3. Thought-leadership/AuthorRank/SEO authority

There’s no doubt that the social web has made ‘being an individual’ easier and more important. What’s the last update on Twitter from a brand you remember versus an update from an actual human being?

It stands to reason that we are more likely to engage and respond to people than brands and – especially in B2B – that’s pretty powerful for marketing. AuthorRank and the influence of individual authors on SEO and social media demonstrates this.

But building influence around a person is also something that, again, isn’t new to PRs. It’s called thought leadership. We’ve done it for years too.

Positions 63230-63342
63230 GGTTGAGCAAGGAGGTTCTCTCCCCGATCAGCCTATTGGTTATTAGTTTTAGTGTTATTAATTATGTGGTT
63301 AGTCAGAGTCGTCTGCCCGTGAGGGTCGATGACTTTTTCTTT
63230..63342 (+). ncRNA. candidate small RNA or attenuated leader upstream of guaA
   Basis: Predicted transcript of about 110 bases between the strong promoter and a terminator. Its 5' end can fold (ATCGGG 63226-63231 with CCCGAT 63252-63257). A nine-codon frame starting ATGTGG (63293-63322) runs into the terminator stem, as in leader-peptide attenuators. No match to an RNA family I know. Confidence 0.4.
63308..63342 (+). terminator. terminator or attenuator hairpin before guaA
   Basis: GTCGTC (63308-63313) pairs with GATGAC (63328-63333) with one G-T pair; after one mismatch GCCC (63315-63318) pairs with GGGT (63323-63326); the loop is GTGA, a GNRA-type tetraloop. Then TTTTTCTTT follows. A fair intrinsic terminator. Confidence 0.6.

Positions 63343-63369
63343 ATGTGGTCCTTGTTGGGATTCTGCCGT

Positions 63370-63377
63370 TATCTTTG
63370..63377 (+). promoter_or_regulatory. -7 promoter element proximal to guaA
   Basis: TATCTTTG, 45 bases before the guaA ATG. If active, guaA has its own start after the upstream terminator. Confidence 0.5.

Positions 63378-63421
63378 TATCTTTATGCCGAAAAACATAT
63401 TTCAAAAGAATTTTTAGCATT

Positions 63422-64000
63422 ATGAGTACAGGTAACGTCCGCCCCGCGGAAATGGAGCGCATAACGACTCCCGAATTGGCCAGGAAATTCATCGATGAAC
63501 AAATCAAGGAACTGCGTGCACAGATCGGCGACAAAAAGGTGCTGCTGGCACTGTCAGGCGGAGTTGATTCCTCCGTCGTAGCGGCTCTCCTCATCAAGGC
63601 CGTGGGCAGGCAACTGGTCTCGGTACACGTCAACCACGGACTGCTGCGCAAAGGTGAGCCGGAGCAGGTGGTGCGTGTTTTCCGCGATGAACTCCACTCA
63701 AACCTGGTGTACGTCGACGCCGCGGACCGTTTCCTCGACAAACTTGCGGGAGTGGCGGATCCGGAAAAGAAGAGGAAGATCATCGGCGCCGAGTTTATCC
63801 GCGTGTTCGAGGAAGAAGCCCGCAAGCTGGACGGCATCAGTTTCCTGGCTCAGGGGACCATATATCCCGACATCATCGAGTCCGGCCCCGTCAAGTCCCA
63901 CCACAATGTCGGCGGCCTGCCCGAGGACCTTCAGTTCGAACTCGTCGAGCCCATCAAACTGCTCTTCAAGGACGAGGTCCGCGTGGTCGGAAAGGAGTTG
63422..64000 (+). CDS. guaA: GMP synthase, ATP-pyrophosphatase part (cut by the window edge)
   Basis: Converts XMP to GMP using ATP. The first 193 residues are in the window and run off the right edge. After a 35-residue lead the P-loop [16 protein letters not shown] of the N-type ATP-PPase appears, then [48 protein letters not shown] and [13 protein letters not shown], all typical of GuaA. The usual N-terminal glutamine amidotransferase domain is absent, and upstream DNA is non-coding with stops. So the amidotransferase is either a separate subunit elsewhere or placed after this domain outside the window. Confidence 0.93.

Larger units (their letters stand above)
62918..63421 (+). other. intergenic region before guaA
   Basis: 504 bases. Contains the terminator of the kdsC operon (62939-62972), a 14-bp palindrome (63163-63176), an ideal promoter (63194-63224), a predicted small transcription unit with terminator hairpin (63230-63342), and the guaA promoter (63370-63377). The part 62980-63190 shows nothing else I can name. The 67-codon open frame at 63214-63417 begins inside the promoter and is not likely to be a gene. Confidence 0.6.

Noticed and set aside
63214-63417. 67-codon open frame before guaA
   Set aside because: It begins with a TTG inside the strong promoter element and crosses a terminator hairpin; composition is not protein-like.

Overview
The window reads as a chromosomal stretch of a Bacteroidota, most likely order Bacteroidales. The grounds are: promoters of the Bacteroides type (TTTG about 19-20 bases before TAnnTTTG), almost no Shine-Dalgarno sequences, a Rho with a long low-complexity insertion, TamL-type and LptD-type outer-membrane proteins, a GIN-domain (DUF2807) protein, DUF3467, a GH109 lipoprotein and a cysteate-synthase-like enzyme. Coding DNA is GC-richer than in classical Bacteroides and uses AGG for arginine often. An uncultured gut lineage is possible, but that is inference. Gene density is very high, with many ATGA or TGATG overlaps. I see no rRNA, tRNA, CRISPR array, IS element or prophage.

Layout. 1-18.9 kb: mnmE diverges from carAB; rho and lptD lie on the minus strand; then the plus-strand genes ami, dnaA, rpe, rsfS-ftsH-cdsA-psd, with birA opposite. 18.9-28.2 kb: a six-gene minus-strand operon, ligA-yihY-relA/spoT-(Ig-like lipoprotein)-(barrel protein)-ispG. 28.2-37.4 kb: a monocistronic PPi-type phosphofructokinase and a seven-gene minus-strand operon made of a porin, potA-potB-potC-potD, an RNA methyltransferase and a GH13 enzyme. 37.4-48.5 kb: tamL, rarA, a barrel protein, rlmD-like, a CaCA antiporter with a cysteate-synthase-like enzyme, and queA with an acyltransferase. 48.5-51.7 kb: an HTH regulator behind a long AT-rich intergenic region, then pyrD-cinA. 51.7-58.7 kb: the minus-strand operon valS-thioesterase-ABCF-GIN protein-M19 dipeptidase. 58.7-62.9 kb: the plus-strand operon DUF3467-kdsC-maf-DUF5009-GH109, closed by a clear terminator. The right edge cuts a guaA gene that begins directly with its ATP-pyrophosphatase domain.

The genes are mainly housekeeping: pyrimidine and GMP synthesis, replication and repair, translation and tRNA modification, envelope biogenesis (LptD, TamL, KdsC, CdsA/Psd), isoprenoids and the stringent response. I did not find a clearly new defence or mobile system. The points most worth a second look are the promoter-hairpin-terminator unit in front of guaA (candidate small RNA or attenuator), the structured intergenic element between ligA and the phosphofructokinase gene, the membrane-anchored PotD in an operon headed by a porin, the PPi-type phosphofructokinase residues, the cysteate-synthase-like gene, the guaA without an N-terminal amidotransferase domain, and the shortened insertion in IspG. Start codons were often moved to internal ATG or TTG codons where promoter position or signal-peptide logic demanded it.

Move along, nothing to see here…

4. Multimedia

Video, infographics or just good old fashioned images – we’re all mad about multimedia these days.

But the power of pictures is not a fresh concept, oh no.

In fact, the well-known phrase “Use a picture. It’s worth a thousand words.” actually first appeared in a 1911 newspaper article discussing journalism and publicity and was then subsequently used in advertisements over the next few years.

It’s still true, the web hasn’t changed that, it’s just made it easier.

5. Data

Again, our obsession with data has stemmed from the fact that it’s just so easy these days to access it and use it to report the success or otherwise of marketing activities (although actually finding the right, actionable data is often neither easy or cheap).

But just because something is now easy doesn’t mean it’s new.